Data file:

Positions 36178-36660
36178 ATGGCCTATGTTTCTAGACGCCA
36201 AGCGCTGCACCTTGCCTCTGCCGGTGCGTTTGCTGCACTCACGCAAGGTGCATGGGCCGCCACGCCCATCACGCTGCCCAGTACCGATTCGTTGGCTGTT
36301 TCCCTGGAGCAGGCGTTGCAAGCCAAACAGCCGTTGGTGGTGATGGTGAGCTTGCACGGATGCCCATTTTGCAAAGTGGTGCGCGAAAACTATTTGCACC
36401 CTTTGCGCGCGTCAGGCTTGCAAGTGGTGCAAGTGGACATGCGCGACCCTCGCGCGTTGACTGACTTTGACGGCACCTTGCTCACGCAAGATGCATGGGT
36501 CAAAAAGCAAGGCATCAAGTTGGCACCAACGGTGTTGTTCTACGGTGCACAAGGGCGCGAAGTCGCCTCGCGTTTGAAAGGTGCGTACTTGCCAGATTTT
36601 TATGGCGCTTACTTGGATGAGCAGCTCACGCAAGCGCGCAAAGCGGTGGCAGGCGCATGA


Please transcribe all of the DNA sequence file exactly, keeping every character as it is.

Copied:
Positions 36178-36660
36178 ATGGCCTATGTTTCTAGACGCCA
36201 AGCGCTGCACCTTGCCTCTGCCGGTGCGTTTGCTGCACTCACGCAAGGTGCATGGGCCGCCACGCCCATCACGCTGCCCAGTACCGATTCGTTGGCTGTT
36301 TCCCTGGAGCAGGCGTTGCAAGCCAAACAGCCGTTGGTGGTGATGGTGAGCTTGCACGGATGCCCATTTTGCAAAGTGGTGCGCGAAAACTATTTGCACC
36401 CTTTGCGCGCGTCAGGCTTGCAAGTGGTGCAAGTGGACATGCGCGACCCTCGCGCGTTGACTGACTTTGACGGCACCTTGCTCACGCAAGATGCATGGGT
36501 CAAAAAGCAAGGCATCAAGTTGGCACCAACGGTGTTGTTCTACGGTGCACAAGGGCGCGAAGTCGCCTCGCGTTTGAAAGGTGCGTACTTGCCAGATTTT
36601 TATGGCGCTTACTTGGATGAGCAGCTCACGCAAGCGCGCAAAGCGGTGGCAGGCGCATGA